This article may be expanded with text translated from the corresponding article in German. (February 2016) Click [show] for important translation instructions. View a machine-translated version of the German article. Machine translation like DeepL or Google Translate is a useful starting point for translations, but translators must revise errors as necessary and confirm that the translation is accurate, rather than simply copy-pasting machine-translated text into the English Wikipedia. Consider adding a topic to this template: there are already 9,537 articles in the main category, and specifying|topic= will aid in categorization. Do not translate text that appears unreliable or low-quality. If possible, verify the text with references provided in the foreign-language article. You must provide copyright attribution in the edit summary accompanying your translation by providing an interlanguage link to the source of your translation. A model attribution edit summary is Content in this edit is translated from the existing German Wikipedia article at [[:de:Howard E. Simmons]]; see its history for attribution. You should also add the template ((Translated|de|Howard E. Simmons)) to the talk page. For more guidance, see Wikipedia:Translation.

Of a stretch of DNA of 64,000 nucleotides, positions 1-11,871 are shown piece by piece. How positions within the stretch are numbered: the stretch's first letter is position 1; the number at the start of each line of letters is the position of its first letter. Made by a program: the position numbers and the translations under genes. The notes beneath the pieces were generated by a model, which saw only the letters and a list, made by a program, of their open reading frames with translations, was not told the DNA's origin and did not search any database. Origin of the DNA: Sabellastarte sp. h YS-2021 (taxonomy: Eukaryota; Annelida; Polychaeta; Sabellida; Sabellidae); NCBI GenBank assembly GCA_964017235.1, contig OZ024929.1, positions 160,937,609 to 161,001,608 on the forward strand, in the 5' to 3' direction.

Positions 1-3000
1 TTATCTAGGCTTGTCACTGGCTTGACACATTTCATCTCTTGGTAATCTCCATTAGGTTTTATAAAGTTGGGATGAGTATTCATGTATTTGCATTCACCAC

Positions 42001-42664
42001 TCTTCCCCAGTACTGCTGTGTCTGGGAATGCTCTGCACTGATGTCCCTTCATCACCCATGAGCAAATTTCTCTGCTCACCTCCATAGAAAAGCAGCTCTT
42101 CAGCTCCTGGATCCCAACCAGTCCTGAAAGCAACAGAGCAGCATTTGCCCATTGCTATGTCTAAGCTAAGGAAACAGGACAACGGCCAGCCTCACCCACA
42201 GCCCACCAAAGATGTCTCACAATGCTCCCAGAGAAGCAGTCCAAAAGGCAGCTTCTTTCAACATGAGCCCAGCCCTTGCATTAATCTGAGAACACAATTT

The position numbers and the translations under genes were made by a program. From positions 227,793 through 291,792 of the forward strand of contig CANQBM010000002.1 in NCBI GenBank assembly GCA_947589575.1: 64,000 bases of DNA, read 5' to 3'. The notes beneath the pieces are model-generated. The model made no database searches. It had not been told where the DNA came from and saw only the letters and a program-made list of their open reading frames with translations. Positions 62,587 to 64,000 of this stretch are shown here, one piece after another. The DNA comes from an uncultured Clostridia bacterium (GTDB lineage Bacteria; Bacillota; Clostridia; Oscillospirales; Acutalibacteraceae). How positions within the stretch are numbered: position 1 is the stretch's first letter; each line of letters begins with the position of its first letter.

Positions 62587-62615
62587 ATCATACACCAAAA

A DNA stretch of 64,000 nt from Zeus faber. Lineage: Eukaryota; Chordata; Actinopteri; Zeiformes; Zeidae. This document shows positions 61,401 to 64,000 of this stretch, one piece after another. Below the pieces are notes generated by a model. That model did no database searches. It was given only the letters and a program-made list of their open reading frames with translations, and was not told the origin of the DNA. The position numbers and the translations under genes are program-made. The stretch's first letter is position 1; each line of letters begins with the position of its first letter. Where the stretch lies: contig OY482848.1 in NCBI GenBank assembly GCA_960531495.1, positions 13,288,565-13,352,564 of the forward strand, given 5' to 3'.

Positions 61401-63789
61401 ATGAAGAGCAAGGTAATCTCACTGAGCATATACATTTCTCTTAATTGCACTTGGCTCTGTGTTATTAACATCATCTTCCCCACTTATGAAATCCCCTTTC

Howard Ensign Simmons Jr.
HES Jr 1993.jpg
Simmons, Spring 1993, Wilmington, Delaware
Born(1929-06-17)June 17, 1929
DiedApril 26, 1997(1997-04-26) (aged 67)
NationalityAmerican
Alma materMassachusetts Institute of Technology
Known forSimmons–Smith reaction
AwardsPriestley Medal (1994)
National Medal of Science (1992)
Charles Goodyear Medal (1952)
Scientific career
InstitutionsDuPont Central Research

Howard Ensign Simmons Jr. (June 17, 1929 – April 26, 1997) was an American chemist with DuPont who discovered the Simmons–Smith reaction.

Biography

He was born on June 17, 1929. In 1952, Simmons received the Charles Goodyear Medal.

In 1976, Simmons served as Chair of the Organic division of the American Chemical Society.[1] He was a member of the American Academy of Arts and Sciences,[2] the National Academy of Sciences,[3] and the American Philosophical Society.[4]

He died on April 26, 1997.

References

  1. ^ ACS Organic Division History. - Retrieved 2018-9-24.
  2. ^ "Howard Ensign Simmons". American Academy of Arts & Sciences. Retrieved 2022-02-10.
  3. ^ "H. E. Simmons, cons_suffix". www.nasonline.org. Retrieved 2022-02-10.
  4. ^ "APS Member History". search.amphilsoc.org. Retrieved 2022-02-10.

Default